June 24, 2007
The Senate reached an important milestone Thursday when it voted overwhelmingly to approve an energy bill that, if enacted, would require the first major increase in vehicle fuel efficiency since federal standards were imposed in 1975. The "if" is a big one. The Senate measure emerged much compromised with several of its key parts missing. Nonetheless, this turning point - in a chamber that could barely muster three dozen votes for similar proposals in the past - gives momentum to perhaps even stronger action by the House over the next few months.
NEWS
July 1, 2014
As a long-time educator, I recognize the need for the Common Core State standards and strongly support them. However, as the standards have been rolled out in the public schools, some major concerns have been raised ( "In defense of Common Core," June 27). While I agree that the Common Core standards will raise student skills in all areas, my first concern is that the Common Core has not taken into account the developmental level of the child. The standards have been mapped backward to develop the skills that students will need when they graduate, yet they fail to take into account how students' brains grow.
NEWS
August 28, 2003
IT DOESN'T TAKE a brain surgeon to understand the dangers of overworking young doctors who are in training: sleep deprivation, poor nutrition, medical mistakes. But implementing an 80-hour work week for residents might require the expertise of a professional just as highly educated. It sounds simple, but it's a change that Johns Hopkins Medical Institutions and other teaching hospitals are grappling with. The Accreditation Council for Graduate Medical Education has cited Hopkins for violating work hour rules in its 106-resident internal medicine program, which could endanger the program's accreditation.
NEWS
By Justin George, The Baltimore Sun | September 1, 2014
A ruling by a federal judge in a lawsuit filed by federal employees over the government shutdown last fall has given the workers hope that they could soon be eligible for a payout. U.S. Court of Federal Claims Chief Judge Patricia Campbell-Smith declined to dismiss the lawsuit brought by some 2,000 workers who were deemed essential during the during the 16-day shutdown. The plaintiffs worked through the shutdown but didn't get paid on time for their labor. Campbell-Smith wrote in an opinion that the federal government violated the Fair Labor Standards Act, but she didn't go as far as saying that the government needed to pay the plaintiffs.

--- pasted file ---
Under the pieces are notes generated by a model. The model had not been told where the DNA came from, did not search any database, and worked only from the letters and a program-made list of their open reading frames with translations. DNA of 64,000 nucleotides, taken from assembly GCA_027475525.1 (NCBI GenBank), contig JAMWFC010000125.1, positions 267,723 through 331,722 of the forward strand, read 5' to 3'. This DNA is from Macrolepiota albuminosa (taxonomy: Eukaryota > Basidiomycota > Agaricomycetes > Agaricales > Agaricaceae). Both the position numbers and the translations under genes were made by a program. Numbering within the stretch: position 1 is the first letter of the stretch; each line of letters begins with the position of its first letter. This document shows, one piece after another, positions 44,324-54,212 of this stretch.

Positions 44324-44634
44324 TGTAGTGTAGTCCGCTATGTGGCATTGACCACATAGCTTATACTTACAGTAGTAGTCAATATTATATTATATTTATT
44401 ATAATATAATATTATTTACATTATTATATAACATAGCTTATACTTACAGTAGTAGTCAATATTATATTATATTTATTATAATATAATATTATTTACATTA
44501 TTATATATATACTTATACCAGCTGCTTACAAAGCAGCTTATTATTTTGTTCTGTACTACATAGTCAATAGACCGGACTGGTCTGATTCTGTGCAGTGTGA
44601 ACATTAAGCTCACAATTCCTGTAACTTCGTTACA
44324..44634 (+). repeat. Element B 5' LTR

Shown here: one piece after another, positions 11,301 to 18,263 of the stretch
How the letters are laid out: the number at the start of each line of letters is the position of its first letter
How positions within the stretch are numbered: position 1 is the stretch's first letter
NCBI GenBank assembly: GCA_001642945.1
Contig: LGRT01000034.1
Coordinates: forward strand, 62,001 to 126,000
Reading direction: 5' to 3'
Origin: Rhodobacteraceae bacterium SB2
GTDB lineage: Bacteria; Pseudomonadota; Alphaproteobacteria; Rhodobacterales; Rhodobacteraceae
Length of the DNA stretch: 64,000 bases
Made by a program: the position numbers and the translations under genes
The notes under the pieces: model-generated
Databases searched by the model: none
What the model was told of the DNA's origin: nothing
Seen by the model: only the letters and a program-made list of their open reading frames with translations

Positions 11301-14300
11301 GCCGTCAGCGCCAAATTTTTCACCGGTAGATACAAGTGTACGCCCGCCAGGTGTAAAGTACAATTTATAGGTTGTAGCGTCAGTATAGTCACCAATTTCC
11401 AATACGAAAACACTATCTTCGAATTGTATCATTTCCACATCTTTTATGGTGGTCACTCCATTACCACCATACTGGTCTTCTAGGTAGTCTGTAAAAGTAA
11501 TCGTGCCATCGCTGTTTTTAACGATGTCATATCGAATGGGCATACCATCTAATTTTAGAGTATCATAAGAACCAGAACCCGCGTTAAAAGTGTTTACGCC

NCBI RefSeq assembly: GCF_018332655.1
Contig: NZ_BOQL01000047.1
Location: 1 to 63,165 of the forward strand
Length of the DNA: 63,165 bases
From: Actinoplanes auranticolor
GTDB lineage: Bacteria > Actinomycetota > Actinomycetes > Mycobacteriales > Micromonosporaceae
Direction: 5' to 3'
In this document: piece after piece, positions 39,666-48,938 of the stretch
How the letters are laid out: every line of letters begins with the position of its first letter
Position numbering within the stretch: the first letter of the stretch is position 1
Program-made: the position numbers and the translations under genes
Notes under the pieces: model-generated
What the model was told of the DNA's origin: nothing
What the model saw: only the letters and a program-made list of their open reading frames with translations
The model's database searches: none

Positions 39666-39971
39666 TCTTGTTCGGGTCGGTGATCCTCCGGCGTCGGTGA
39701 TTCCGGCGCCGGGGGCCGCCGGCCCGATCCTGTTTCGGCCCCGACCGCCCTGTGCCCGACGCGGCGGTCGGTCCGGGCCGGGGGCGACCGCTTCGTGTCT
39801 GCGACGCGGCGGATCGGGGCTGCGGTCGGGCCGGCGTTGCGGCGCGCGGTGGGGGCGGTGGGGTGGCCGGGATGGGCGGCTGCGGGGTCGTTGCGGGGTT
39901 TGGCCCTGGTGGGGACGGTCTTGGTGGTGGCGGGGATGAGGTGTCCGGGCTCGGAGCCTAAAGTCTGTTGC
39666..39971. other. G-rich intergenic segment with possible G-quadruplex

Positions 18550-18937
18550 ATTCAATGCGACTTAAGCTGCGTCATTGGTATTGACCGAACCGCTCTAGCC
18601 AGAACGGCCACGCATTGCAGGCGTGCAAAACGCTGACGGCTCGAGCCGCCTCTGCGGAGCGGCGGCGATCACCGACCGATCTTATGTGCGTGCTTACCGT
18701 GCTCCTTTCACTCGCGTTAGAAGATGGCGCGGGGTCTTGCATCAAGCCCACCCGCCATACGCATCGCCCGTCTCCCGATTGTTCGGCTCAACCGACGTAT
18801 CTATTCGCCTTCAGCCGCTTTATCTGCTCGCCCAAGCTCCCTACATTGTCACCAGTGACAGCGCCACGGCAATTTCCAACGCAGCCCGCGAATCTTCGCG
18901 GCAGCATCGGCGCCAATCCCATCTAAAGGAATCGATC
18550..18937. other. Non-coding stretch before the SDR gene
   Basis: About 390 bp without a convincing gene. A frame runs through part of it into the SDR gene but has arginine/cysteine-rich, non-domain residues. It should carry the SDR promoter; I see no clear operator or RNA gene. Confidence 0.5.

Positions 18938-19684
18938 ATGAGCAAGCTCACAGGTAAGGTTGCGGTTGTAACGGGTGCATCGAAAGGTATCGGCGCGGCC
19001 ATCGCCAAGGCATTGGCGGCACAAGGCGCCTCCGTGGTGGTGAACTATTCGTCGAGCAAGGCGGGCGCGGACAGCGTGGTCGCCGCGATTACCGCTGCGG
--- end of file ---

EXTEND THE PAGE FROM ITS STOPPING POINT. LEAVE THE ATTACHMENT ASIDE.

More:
NEWS
August 14, 2014
Buried in the hue and cry of the war in Gaza has been the one glaring question not yet answered by the media: If Israel indeed overstepped the limits of asymmetrical warfare, then what exactly is an acceptable "symmetrical" loss ( "Hamas' terror is dwarfed by Israel's," Aug. 9)? Should Israel lose one for one, two for one, three for one? This question is not to diminish the loss of the innocent but to understand a benchmark by which the United Nations and much of the world seems to grade such questions.
HEALTH
By Kym Byrnes, For The Baltimore Sun | August 14, 2014
Students entering kindergarten and seventh grade in Maryland will have to add new shots to their lists of things to do before heading back to school this month. Vaccines required for all school-age children in Maryland include tetanus, diphtheria, polio, measles, mumps, rubella, hepatitis B, varicella (chickenpox), meningitis and pertussis (whooping cough). Under the new requirements, kindergarten pupils must get an additional dose of the chickenpox vaccine, which means kindergarten students will have a total of two chickenpox vaccines upon starting kindergarten.
NEWS
By Jonah Goldberg | July 28, 2014
As legend has it, Groucho Marx sent the Friars Club a telegram that read, "Please accept my resignation. I don't care to belong to any club that will have me as a member. " At least the Friars Club had standards. What to make of the United Nations? It has a single criterion for membership: existence. Admittedly, this is an unattainable standard for such fictional realms as Westeros, Erewhon, Kreplakistan and numerous locales from the TV series "MacGyver" (Gnubia, Kabulstan et al.)